Believe it or not but there are rules and regulations for naming plants. The International Code of Nomenclature for Cultivated Plants, or THE CODE, was first published in 1952 but has roots in Brussles in 1864. The Code is filled with principles, rules and regulations, recommendations, etc. Let’s just say, not the most exciting read.
These rules help guide the Latin names that are comprised of a “genus” and a “species,” which can tell us the origin of a plant or describe it’s characteristics.
Take Acer palmatum, for example. Again, ‘Acer’ means maple while the descriptive ‘palmatum’ means shaped like a hand, and it is derived from ‘platanoides,’ meaning “resembling the plane tree.” Therefore, Acer platanoides means you are looking at a maple that resembles the plane tree.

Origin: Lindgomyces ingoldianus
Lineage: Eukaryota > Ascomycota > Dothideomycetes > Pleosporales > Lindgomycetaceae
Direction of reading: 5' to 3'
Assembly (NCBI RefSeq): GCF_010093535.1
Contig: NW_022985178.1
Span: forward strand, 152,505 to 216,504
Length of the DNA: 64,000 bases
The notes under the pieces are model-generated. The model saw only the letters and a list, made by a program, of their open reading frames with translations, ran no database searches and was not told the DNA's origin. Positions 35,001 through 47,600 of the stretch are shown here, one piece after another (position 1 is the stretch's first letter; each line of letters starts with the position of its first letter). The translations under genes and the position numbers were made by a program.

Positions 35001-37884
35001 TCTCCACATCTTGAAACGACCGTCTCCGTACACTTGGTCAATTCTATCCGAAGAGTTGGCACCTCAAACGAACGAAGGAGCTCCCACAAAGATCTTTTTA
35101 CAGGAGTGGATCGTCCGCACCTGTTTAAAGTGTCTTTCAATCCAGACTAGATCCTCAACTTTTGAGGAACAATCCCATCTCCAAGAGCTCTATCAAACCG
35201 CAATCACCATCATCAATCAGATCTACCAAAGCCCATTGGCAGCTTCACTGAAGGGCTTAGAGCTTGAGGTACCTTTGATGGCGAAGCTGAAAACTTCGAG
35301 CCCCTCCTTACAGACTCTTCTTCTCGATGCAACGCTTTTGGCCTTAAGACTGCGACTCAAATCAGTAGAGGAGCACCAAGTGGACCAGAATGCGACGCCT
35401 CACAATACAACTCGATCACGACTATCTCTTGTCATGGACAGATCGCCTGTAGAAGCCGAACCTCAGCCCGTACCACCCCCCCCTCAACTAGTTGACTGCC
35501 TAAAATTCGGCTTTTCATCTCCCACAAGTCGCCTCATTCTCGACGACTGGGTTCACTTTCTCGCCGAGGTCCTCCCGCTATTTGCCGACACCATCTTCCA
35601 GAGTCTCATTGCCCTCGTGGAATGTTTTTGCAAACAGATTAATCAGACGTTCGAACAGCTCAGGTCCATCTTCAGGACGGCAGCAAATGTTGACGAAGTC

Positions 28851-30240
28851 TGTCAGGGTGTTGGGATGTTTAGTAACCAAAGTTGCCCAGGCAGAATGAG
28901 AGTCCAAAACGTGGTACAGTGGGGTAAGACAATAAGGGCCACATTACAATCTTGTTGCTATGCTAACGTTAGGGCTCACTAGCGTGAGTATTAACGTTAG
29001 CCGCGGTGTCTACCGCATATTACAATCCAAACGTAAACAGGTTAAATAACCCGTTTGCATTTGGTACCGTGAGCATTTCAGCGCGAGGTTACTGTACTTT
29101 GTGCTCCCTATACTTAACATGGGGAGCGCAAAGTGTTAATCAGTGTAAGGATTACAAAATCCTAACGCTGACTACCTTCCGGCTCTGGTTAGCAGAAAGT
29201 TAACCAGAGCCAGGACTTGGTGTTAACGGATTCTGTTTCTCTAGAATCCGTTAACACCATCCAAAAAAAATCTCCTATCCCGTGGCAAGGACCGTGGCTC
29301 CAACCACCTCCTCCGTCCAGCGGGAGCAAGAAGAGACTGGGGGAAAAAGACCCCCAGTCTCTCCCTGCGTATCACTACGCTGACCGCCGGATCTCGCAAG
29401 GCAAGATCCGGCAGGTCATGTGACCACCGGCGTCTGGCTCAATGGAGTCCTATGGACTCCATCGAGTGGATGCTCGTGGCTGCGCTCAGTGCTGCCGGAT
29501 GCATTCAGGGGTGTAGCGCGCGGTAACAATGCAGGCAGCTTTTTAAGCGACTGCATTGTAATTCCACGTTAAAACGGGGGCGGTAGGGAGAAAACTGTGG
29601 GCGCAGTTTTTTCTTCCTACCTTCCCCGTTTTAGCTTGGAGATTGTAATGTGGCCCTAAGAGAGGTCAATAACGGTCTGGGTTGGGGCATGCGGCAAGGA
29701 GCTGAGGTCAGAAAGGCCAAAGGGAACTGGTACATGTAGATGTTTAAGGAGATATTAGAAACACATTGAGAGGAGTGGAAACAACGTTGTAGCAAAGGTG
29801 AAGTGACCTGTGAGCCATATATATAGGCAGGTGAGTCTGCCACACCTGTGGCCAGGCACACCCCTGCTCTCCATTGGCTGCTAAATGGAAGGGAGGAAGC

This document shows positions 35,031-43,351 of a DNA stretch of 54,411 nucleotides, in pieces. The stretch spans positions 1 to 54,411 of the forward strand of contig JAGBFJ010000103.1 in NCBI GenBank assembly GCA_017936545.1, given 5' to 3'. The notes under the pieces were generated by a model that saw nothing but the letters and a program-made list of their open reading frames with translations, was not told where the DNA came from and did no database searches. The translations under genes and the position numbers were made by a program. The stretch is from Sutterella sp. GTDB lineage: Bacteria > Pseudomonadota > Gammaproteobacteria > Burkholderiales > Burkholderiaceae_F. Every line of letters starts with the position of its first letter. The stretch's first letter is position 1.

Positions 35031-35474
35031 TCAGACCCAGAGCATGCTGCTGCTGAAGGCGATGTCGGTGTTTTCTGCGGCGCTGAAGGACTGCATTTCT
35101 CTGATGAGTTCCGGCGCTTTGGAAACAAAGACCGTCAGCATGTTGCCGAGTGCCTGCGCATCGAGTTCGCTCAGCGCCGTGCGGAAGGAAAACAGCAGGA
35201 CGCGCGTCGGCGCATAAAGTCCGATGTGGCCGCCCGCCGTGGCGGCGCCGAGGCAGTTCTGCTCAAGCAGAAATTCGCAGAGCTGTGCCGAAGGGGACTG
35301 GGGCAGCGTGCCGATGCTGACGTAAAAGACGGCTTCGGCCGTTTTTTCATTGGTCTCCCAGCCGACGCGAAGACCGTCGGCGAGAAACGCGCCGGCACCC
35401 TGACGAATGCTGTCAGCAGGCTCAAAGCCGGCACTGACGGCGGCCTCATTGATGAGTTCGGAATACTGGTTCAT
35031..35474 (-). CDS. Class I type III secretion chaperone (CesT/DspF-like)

Once a new strain of that plant is developed we use a “cultivar” to describe it more specifically. So Acer palmatum ‘Blood Leaf,’ what do you think that would mean. Yes, it has leaves the color of blood. Gross, but it’s beautiful!
We rely on the specificity of these rules because common names can prove unreliable. A red maple could mean several varieties. Specifying a euonymus (so a genus with no other information) could mean you want a groundcover or a shrub.
So these rules may be a tad on the boorish side, but they are frightfully important to landscape professionals!
Donna Vignocchi Zych